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India has always been Bangladesh’s close friend. Every year, millions of Bangladeshi visitors visit their neighboring country. Every year, a large number of Bangladeshis visit India for tourism, business, and medical services. According to statistics from the ministry of external affairs, the majority of them are Bangladeshis seeking medical care.

Until recently, there were various issues with travel between the two countries. This disruption was caused primarily by the tourist visa. After applying for the visa, one had to wait several months. This time, the Bangladesh government will sign a new deal on travel to India, which will include some additional perks for tourists.

According to figures from India’s Bureau of Immigration, Bangladesh made a significant contribution to India’s tourism economy in 2022, accounting for 20% of all tourists, trailing only the United States. In 2023, India issued over 1.6 lakh visas to Bangladeshis.

Bangladesh plans to make significant changes to its travel agreement with India, emphasizing on increased comfort and flexibility for individuals traveling between the two nations.

The suggested reforms include issuing visas that allow passage through any checkpoint and providing flexibility for long-term medical treatments, such as allowing for several trips.

The previous travel agreement, which was signed on September 1, 1972, and recently revised in January 2013, has expired, forcing Bangladesh to submit a thorough proposal for its renewal. In 1972, a travel agreement was signed between Bangladesh and India. According to this rationale, when someone travels from one nation to another, residents are granted Tourist Visas in several categories. A police officer stands at the checkpoint. Passengers are only allowed to cross the border (international border) when their visa has been checked. This deal has been renewed for a long time. The last renewal was in 2013.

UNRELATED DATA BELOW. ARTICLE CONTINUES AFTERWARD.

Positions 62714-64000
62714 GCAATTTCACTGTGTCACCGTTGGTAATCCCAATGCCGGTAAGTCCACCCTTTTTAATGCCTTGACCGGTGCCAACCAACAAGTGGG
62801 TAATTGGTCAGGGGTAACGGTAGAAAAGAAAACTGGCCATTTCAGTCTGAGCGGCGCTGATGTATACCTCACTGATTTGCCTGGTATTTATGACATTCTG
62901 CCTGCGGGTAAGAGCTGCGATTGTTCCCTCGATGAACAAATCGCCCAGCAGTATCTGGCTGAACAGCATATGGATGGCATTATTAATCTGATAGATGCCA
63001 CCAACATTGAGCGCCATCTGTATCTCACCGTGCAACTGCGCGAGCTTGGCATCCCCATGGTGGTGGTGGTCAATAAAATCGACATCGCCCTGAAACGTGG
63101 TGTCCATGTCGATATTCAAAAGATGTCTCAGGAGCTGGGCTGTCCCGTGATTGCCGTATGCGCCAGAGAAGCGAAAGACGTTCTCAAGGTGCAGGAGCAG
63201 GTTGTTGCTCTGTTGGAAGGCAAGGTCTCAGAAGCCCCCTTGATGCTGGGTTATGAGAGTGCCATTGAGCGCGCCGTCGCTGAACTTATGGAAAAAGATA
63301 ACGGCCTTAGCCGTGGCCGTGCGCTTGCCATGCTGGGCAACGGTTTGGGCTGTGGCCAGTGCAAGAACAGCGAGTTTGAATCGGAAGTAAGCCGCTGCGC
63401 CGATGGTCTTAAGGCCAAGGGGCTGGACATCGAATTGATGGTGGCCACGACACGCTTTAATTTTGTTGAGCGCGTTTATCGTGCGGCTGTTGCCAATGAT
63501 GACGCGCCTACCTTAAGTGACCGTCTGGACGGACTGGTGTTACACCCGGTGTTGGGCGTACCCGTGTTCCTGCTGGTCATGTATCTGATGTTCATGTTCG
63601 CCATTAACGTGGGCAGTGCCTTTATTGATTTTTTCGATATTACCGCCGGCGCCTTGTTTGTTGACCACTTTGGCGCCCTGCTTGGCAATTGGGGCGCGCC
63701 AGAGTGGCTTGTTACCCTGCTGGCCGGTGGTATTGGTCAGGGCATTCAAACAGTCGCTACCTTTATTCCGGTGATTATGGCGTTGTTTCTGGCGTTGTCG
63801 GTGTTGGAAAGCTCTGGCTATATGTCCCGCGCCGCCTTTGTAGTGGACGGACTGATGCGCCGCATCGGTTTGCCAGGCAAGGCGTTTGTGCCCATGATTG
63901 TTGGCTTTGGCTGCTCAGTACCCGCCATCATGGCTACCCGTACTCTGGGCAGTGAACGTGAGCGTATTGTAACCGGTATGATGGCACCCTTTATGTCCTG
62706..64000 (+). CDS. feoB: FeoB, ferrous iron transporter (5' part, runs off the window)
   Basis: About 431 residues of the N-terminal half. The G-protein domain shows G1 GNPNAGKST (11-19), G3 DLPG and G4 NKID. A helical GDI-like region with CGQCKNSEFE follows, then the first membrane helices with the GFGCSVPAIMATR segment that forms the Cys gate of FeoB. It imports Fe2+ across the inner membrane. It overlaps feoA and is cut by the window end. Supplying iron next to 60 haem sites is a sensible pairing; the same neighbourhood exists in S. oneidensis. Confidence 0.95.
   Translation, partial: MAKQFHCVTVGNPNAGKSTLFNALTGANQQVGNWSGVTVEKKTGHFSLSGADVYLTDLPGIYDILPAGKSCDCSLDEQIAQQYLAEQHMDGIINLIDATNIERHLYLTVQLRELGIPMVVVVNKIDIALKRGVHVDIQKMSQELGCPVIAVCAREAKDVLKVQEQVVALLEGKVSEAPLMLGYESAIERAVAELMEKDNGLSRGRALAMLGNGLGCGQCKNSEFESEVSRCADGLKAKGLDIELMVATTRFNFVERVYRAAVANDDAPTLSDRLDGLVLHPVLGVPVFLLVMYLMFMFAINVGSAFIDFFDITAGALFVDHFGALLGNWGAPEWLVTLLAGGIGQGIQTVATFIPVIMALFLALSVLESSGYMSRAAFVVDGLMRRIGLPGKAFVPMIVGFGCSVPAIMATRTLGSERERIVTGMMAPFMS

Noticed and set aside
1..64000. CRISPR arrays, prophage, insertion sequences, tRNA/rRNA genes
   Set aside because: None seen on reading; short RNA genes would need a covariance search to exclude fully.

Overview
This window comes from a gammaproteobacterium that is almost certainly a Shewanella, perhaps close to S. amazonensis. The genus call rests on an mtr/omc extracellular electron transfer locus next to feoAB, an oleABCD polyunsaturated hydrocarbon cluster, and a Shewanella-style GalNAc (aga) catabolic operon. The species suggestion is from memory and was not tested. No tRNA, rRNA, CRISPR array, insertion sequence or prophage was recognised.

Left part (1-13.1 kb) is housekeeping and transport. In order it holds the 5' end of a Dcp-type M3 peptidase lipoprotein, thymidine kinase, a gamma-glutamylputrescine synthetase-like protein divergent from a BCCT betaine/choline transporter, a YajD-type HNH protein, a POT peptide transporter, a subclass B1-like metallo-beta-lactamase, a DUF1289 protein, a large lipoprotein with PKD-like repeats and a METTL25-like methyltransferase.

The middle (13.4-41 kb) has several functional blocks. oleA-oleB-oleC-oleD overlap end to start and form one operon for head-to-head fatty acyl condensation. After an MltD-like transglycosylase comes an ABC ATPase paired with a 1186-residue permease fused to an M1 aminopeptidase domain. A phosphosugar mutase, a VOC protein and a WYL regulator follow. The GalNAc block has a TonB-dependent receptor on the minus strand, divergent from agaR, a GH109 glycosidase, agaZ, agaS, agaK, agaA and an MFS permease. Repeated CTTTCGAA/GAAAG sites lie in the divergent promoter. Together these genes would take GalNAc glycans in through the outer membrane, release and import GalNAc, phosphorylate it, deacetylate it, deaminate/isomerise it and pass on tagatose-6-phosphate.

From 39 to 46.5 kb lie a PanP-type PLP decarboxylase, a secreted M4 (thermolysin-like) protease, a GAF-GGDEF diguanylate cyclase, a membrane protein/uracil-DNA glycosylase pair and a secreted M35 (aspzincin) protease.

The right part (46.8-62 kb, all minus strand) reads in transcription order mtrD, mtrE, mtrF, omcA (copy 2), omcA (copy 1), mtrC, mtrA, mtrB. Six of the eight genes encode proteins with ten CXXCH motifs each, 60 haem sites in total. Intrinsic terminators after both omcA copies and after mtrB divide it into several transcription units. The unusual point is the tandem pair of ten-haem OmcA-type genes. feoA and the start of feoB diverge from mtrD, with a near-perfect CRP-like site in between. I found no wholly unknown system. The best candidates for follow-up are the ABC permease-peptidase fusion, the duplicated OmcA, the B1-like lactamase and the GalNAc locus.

However, as the number of passengers grows, the travelers face increasingly tough challenges. Most Bangladeshis travel here for treatment. That is, they live in an emergency condition. In this case, the Tourist Visa states that the passenger must enter the nation through the same checkpoint from which he or she would exit. It is also said that some passengers require long-term care.

In that instance, according to the rules, passengers cannot change hospitals, even if they go from one nation to another. In such a setting, they must face significant challenges. To overcome these complications, the Bangladesh government is amending many rules in the bilateral travel agreement.

One of the major recommendations is to replace the term “designated check post” in visa papers with “through any check post.” This modification intends to give travelers the freedom to choose their entry and exit points, reducing congestion at specific checkpoints and expediting the travel experience.

Similarly, the idea allows for repeated trips and the opportunity to switch hospitals during long-term medical treatments, reflecting the different demands of people seeking lengthy medical care in either country.

Furthermore, Bangladesh will propose extending the visa-free stay duration for diplomatic and official passports from 45 to 90 days. The Ministry of Foreign Affairs has already forwarded this suggestion to the Ministry of Home Affairs.

Other recommendations include increasing the validity of short-term double-entry visas from three to six months and recognizing river routes as a genuine travel alternative. The addition of river lines follows recent agreements between the two countries to establish river cruises.

For stays longer than six months, the present necessity for clearance from the Foreigner Registration Office or Relevant Authorities can be replaced by online registration for a Residential Permit 14 days before arrival.

Notably, long-term multiple entry visas and long-term employment visas would remain unchanged.

Bangladesh issues a variety of visas to India, including diplomatic and official visas, short-term double-entry visas, long-term multiple-entry tourist visas, medical visas, long-term employment visas, investor or business visas, visas for journalists, visas for research scholars or fellows working in educational or research institutions, student visas, transit visas, and double entry visas.

Most importantly, there is no visa charge for travel to Bangladesh and India. In an emergency, citizens can acquire instant visas for a fee, albeit this option is rarely used.

Bangladesh’s proposed amendments aim to streamline and improve the travel experience for citizens of both nations.

With a substantial influx of Bangladeshi visitors to India each year for education, medical treatment, employment, business, and tourism, these reforms are expected to encourage a more seamless and convenient travel relationship.

Views expressed by the author are their own.

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About Anup Sinha


Anup Sinha is a security and strategic affairs researcher and freelance columnist